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November 3, 2020

45pc Karachi colleges have no capacity to arrange degree classes


November 3, 2020

KARACHI: Owing to the lack of faculty members and affiliation-related issues, around 45 per cent of degree colleges in the Karachi region have no capacity to arrange degree classes for undergraduate students, reveal the statistics available with The News.

Despite the fact that all the government colleges, including both for girls and boys, are titled as government degree colleges, a large number of them actually do not offer degree programmes.

At present, around 138 government degree colleges are functioning in Karachi, of which 62 colleges are unable to offer degree classes to students. A majority of such colleges are located in the suburban areas of Karachi, including Orangi Town, SITE, New Karachi, Sujrani Town, Baldia Town, Korangi and Malir. Although in some of these areas the college education department has established even more than three colleges, they are unfortunately not functioning up to the mark.

Furthermore, the data show that 20 per cent of these 62 colleges are hardly able to offer Intermediate classes. Such colleges have only two or three teachers, even though they are degree colleges.

According to the academic community of colleges, the main hurdle in the way of making such colleges fully functional with the teaching of all the disciplines of studies, including humanities, science, commerce, physical education and others, is the uneven appointment of teachers in the colleges.

Whereas in some colleges several teachers are available for one subject, others have no teachers even for compulsory subjects.

However, government officials are of the view that one of the reasons behind the colleges without teachers in suburban areas is that the existing teaching staffers are not willing to join colleges located at a distance from their houses.

The officials agreed that if high ranked officials such as the department secretary directly assign teachers on need bases throughout the city, such issues will be fixed in no time.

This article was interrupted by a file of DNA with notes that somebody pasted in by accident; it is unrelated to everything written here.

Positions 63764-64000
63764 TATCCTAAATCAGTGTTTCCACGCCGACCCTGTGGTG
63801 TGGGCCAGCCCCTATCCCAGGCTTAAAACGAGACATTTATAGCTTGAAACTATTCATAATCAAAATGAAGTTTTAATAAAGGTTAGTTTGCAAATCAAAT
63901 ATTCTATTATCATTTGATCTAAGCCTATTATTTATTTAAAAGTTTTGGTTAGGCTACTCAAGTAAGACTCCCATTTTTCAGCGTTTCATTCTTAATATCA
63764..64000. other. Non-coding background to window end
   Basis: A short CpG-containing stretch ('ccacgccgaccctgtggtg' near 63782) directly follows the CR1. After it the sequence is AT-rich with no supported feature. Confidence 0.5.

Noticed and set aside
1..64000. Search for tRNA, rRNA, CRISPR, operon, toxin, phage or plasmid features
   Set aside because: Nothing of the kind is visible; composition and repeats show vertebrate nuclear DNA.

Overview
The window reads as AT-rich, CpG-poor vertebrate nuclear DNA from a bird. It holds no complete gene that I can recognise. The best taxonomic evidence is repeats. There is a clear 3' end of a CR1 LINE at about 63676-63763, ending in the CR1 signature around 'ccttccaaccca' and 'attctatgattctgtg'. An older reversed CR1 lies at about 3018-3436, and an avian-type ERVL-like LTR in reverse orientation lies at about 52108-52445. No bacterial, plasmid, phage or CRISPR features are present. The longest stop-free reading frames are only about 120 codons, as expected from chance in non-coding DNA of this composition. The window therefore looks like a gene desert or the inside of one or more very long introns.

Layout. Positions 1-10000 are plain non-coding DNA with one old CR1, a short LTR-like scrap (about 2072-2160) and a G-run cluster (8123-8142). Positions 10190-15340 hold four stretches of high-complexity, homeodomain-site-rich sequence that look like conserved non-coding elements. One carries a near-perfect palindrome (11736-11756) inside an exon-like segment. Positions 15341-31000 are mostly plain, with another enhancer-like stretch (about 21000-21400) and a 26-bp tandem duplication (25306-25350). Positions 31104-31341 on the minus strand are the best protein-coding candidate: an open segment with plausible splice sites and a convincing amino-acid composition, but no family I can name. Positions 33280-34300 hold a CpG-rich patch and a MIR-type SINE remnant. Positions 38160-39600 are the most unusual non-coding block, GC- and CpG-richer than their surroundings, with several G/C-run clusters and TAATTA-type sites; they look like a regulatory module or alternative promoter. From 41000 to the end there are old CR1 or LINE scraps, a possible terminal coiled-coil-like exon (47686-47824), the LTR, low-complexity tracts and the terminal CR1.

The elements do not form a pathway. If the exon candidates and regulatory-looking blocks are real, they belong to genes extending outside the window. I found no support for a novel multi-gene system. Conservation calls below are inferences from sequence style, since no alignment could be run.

Commenting on the issue, the spokesperson of the Sindh Professors and Lecturers Association, Azizullah Memon, said colleges have been facing financial problems and most of them cannot get affiliation for undergraduate programmes from varsities as they cannot pay the affiliation fee ranging up to Rs1 million. He added that getting affiliation from varsities is a very lengthy process.

“Affiliation fee is one of the major problems as a college can’t generate budget from its own resources. Also, the shortage of subject specialists and teachers make hindrance in the affiliation process.”

Memon said that this situation has been affecting female students especially as they prefer to attend degree colleges located near their homes. He lamented that many of the parents of female students living in suburban areas do not allow them to attend varsities while the degree colleges near their residences do not offer undergraduate programmes.

He suggested that colleges should be allowed to generate funds using their own resources so that they could start degree classes without relying on the government funding. He remarked that as per the documents, at present, there is no Intermediate college in Karachi as all the colleges are actually degree colleges.

According to Memon, if all these colleges start offering degree programmes, students from low- and middle-income classes who cannot afford transport expenses and varsities’ fee will get access to higher education without paying too much.

Meanwhile, the college education regional director, Prof Dr Hafiz Abdul Bari Indher, said that he was well aware of the issue. “The directorate college education of Karachi region has recently transferred teachers to those colleges which lack faculty members,” he maintained. He added that the department has also asked the colleges’ heads to have their institutes affiliated with varsities. He stated that if any college needs any assistance in this regard, the department will provide help.He, however, could not explain about those 20 per cent colleges which hardly arrange Intermediate classes.